The bottom (8) of the tank assembly (1) is shown with a bottom sump (20). The bottom sump (20) is shown generally rectangular in shape, and positioned equidistant from the first side (10) and the second side (12) of the tank assembly (1). The bottom sump (20) is shown extending from the front end cap (2) to the rear end cap (4), although the tank manufacturer may reduce the overall size of the bottom sump(20) by ending the bottom sump (20) before the front end cap (2) and/or the rear end cap (4). Positioning the bottom sump (20) by this method drastically lowers the center of gravity of the tank assembly (1) when it is filled with fluid, which will then increase the overall stability of a truck that has this tank assembly (1) mounted.

In referring to figure three, a general arrangement of the tank assembly (1) is shown the front end cap (2) is shown attached to the top (6), the first side (10) and the second side (12), where the rear end cap (4) is shown attached to the top (6), the first side (10) and the second side (12). The top (6) of the tank assembly (1) has a hole (68) centrally defined therein, the hole (68) providing access to the interior (1 b) of the tank assembly (1). Centrally mounted to the top (6) of the tank assembly (1) is the hatch (14). The tank size (volume) is the determining factor in the number of baffles required for the tank assembly (1). The drawings show two (2) baffles, but it is common to have a tank with one (1) baffle. Shown mounted in the current tank assembly (1) is a first baffle (22) and a second baffle (24). Conventional wisdom dictates that the best attachment method for the first baffle (22) and the second baffle (24) to a tank shell (26) is welding as it eliminates any holes necessary for the use of mechanical attachments. The tank shell (26) is defined as the interior surface of the tank assembly (1).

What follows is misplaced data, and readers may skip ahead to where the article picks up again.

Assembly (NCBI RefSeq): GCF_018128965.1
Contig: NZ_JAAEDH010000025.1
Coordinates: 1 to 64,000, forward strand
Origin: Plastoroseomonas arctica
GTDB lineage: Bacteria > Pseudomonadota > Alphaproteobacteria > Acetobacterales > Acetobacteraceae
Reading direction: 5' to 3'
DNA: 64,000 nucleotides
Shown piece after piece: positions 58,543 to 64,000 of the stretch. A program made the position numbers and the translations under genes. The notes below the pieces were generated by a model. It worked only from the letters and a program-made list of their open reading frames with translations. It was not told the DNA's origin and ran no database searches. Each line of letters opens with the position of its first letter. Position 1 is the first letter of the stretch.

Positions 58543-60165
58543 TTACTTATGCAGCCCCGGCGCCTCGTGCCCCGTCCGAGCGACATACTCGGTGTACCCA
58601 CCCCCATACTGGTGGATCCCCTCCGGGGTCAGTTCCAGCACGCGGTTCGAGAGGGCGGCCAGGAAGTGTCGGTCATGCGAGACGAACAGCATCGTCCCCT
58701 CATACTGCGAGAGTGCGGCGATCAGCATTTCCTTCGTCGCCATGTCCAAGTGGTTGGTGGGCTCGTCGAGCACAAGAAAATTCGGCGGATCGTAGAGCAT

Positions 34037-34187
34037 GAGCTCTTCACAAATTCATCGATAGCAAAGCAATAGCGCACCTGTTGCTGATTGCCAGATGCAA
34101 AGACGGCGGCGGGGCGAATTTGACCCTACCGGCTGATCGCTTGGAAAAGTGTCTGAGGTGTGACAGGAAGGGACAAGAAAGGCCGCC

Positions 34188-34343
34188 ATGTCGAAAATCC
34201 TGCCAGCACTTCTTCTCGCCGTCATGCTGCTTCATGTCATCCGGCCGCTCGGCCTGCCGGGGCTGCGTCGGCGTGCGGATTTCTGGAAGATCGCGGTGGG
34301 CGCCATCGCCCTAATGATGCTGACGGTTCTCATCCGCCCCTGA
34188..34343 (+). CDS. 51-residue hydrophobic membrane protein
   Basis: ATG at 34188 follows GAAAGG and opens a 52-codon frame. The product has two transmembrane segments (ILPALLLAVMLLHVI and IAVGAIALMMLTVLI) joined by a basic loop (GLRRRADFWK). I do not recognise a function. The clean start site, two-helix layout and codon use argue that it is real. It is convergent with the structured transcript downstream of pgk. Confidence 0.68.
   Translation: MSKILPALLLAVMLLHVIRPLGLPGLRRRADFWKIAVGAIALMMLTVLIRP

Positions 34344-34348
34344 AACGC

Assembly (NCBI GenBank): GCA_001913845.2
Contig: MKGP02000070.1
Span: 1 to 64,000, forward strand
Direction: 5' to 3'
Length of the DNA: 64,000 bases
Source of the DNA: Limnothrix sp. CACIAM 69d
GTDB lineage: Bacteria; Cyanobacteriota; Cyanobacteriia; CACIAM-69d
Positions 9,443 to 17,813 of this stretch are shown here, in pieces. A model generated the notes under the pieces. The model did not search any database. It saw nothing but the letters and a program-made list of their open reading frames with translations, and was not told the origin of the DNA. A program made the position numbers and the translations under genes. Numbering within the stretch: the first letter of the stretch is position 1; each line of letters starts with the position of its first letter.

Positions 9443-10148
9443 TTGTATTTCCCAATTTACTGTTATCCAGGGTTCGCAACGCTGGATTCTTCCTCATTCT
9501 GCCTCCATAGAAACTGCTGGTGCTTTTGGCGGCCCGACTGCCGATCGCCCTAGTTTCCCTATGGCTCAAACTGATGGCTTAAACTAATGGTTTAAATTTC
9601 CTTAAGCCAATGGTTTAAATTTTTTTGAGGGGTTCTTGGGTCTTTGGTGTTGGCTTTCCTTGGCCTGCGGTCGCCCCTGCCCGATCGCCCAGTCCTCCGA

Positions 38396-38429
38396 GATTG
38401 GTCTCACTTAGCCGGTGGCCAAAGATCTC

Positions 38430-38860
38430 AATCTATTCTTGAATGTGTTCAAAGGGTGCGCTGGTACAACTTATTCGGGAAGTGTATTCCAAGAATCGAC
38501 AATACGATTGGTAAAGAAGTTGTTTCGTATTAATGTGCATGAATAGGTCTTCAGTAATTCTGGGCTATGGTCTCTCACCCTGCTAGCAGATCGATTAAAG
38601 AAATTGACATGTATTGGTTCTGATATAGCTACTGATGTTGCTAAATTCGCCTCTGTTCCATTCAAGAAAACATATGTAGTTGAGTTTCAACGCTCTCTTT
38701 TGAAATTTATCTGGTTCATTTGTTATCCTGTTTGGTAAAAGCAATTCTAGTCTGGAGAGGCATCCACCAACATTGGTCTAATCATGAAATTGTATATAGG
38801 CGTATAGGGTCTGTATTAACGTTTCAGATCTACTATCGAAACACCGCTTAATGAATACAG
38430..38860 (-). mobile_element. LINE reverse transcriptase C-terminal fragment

In referring to figure four (4), a side view of the tank assembly (1) is shown. The front end cap (2), the rear end cap (4), the top (6), the bottom (8), the first side (10), and the bottom sump (20) are shown. The first baffle (22), and the second baffle (24) are shown positioned vertically inside the tank assembly (1).